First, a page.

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Pediatric Sexual Abuse

An Interprofessional Approach to Optimizing Emergency Care

Jordan, Kathleen S., DNP, MS, FNP-BC, ENP-BC, ENP-C, SANE-P, FAEN1,2; Steelman, Sara H., MD, FAAP, FACEP2; Leary, Marlea, MSW, LCSW3; Varela-Gonzalez, Lina, MSN, BSN, RN, SANE3,4; Lassiter, Shannon L., MHA, BSN, RN, CPEN3; Montminy, Lucy, MSN, FNP-C, SANE-A3; Bellow, Emily F., BSN, CEN, FNE3

doi: 10.1097/JFN.0000000000000232
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Introduction: Pediatric sexual abuse can lead to devastating lifelong consequences for the child, their caregivers, and society at large. To achieve the goal of optimizing patient outcomes, strategies to enhance teamwork, education, and mentorship are essential. The ultimate goal of child safety and protection through an evidence-based approach will only be attained when interprofessional alignment of expertise and resources is implemented.

Methods: This project was implemented in a mixed-method design in two phases. Phase 1 was a face-to-face, evidence-based, 3.5-hour educational intervention involving members of the interprofessional emergency care team. Phase 2 consisted of focus groups to discover specific concerns emergency care providers encounter and to provide a forum for discussion on methods to improve care delivery. Data analysis was conducted to examine changes before and after education intervention and to identify themes discovered in focus groups.

Results: There was a significant increase in the knowledge, confidence, and self-efficacy of the interprofessional emergency care team regarding sexual abuse after the education intervention. General themes identified in the focus groups included (a) the importance of advancing one's knowledge and skill set in this specialized area, (b) the importance of interprofessional collaboration in the emergency department and with community partners, (c) implementation of evidence-based national guidelines, and (d) ideas for improved quality and safety in the care of the sexually abused child.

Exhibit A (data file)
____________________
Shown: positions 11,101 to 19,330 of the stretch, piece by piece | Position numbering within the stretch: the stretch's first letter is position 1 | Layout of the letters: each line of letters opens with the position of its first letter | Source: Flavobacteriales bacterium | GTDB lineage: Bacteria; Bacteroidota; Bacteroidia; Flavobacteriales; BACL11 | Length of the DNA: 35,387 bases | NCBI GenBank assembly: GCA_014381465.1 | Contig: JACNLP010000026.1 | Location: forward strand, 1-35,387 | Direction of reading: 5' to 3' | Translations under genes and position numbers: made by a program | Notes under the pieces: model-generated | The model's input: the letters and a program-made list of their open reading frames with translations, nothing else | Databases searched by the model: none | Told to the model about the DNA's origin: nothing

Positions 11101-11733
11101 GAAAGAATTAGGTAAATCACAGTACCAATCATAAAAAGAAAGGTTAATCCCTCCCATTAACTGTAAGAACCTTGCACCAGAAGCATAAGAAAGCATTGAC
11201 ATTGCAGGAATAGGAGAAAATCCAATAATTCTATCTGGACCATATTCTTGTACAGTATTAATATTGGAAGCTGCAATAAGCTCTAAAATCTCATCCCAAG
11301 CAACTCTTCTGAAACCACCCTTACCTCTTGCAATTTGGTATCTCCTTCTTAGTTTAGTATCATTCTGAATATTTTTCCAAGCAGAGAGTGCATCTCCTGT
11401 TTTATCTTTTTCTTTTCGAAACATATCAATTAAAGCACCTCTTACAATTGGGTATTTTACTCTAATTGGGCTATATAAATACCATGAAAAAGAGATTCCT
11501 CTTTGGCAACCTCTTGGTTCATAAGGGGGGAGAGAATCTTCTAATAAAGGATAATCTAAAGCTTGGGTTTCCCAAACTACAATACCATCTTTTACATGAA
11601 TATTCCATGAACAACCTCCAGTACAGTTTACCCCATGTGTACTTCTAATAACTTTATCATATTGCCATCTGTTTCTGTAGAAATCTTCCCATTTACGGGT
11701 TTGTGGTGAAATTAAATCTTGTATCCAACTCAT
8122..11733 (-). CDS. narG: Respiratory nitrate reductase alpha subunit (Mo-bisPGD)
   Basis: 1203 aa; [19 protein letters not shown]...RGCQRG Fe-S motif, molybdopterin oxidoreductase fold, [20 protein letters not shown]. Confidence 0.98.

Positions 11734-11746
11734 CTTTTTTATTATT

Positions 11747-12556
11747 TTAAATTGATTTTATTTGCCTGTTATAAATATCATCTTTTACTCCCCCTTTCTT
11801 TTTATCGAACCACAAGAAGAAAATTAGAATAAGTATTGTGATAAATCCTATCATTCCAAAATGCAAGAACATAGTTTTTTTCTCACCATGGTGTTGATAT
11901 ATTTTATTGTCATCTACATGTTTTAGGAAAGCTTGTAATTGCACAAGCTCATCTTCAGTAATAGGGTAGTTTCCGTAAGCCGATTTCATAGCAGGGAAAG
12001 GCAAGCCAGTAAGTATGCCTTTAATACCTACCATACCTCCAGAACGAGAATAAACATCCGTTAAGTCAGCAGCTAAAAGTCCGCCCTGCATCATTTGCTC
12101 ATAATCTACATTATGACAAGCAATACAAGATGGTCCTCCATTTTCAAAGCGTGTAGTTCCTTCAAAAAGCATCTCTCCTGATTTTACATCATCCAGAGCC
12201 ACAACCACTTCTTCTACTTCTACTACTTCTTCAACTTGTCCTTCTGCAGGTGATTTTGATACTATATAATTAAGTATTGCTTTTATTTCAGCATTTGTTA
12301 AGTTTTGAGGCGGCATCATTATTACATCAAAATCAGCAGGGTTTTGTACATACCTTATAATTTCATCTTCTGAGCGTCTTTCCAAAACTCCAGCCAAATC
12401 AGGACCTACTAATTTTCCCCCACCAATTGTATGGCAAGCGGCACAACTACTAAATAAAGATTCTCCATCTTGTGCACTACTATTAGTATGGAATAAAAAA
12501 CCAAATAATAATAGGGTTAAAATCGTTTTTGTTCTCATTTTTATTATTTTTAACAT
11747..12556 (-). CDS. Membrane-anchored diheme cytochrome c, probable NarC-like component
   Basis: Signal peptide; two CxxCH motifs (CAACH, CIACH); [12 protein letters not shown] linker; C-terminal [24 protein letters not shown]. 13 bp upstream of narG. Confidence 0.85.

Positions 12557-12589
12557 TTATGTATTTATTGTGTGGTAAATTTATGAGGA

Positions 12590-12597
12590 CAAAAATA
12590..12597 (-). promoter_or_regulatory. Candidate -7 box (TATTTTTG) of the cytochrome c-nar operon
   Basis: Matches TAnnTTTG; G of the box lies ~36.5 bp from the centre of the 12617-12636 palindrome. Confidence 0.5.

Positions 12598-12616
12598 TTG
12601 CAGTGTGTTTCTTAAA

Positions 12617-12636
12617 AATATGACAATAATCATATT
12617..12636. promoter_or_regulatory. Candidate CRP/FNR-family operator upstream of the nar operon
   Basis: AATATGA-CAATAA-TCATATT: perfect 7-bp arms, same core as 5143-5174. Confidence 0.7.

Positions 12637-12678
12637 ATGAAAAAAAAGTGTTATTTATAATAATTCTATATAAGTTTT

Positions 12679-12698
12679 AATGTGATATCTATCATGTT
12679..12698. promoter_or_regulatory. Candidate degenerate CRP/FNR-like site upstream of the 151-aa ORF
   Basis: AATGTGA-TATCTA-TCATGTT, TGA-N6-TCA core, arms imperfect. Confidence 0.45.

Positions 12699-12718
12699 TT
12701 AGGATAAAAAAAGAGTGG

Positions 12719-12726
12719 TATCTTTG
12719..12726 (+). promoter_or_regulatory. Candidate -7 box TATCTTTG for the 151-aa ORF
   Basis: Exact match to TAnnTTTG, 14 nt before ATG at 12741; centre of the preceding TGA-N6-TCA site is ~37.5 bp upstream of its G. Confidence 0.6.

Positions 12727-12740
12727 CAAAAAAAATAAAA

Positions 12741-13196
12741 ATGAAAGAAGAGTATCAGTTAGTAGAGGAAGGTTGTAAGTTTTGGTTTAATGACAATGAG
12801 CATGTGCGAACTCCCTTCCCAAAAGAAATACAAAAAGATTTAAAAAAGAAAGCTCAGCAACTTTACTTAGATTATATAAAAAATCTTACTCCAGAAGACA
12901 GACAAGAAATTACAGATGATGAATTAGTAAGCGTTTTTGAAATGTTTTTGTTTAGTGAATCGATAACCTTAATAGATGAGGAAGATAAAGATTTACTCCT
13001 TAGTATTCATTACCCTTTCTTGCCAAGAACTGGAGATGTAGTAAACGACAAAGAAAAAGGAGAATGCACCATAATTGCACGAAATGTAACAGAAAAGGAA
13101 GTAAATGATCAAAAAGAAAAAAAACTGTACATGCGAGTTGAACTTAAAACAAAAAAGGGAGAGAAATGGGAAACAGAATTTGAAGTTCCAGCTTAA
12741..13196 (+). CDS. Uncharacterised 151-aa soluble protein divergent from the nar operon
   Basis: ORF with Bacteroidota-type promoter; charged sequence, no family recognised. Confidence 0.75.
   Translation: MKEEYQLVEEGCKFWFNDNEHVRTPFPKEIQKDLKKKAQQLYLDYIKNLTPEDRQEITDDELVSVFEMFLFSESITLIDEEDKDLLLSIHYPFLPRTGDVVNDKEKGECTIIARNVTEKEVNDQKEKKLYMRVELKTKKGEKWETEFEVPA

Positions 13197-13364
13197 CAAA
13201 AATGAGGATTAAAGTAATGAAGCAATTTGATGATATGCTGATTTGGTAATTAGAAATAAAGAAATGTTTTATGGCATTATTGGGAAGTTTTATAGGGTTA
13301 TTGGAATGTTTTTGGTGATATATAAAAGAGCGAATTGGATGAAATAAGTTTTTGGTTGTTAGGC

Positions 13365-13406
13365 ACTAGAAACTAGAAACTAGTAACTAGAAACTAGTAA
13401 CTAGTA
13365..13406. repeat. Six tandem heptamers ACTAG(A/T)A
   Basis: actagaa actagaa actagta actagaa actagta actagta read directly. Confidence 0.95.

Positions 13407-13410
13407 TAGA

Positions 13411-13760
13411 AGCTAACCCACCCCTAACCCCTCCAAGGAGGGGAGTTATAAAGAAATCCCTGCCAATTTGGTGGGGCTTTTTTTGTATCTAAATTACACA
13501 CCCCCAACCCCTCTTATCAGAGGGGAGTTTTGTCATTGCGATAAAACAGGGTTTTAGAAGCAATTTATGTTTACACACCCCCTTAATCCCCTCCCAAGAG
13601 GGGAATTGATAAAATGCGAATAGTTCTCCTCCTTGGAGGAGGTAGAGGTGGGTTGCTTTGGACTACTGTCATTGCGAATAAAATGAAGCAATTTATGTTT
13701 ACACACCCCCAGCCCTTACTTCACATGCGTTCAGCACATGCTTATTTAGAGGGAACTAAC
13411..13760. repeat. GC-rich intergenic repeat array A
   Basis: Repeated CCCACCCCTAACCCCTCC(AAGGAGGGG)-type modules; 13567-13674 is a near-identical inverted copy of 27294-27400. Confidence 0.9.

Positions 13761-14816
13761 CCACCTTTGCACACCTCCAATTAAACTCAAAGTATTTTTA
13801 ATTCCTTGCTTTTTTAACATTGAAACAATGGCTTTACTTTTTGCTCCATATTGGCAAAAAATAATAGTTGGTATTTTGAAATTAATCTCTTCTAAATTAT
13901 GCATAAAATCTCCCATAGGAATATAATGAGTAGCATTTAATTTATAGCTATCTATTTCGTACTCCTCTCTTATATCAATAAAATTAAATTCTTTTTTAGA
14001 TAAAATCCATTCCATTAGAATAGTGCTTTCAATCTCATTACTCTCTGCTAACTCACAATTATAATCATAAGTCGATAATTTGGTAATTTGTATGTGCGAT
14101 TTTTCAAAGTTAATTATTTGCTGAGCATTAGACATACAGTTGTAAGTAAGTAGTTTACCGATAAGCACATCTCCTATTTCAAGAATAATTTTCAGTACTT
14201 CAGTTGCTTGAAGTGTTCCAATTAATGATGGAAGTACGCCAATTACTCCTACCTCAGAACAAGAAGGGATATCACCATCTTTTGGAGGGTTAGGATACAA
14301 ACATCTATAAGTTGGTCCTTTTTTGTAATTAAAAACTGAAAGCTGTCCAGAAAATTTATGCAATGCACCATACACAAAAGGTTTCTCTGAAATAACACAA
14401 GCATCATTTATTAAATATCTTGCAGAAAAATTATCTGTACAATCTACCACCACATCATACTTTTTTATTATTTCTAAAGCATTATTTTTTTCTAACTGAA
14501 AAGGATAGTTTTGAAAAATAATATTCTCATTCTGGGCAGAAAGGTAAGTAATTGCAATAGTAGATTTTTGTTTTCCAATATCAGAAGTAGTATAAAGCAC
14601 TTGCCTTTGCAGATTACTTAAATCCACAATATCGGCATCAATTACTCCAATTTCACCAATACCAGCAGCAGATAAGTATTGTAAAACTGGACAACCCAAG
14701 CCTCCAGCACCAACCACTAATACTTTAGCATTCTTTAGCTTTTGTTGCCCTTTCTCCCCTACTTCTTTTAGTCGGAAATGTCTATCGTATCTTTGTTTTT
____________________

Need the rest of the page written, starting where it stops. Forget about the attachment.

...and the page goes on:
Discussion: Education and collaboration through an interprofessional approach are required for the promotion of quality and safety for the child presenting with alleged sexual abuse.

1The University of North Carolina at Charlotte;

2Mid-Atlantic Emergency Medical Associates;

3Emergency Services, Novant Health Presbyterian Medical Center;

4Behavioral Health Department, Novant Health Presbyterian Medical Center.

This research was supported by the University of North Carolina at Charlotte School of Nursing Directors Grant (#120059).

The authors declare no conflict of interest.

Correspondence: Kathleen S. Jordan, DNP, MS, FNP-BC, ENP-BC, ENP-C, SANE-P, FAEN, 3839 Swanson Road, Sherrills Ford, NC 28673. E-mail: ksjorda1@uncc.edu.

Received July 17, 2019; Accepted December 20, 2018

© 2019 by the International Association of Forensic Nurses. All rights reserved.
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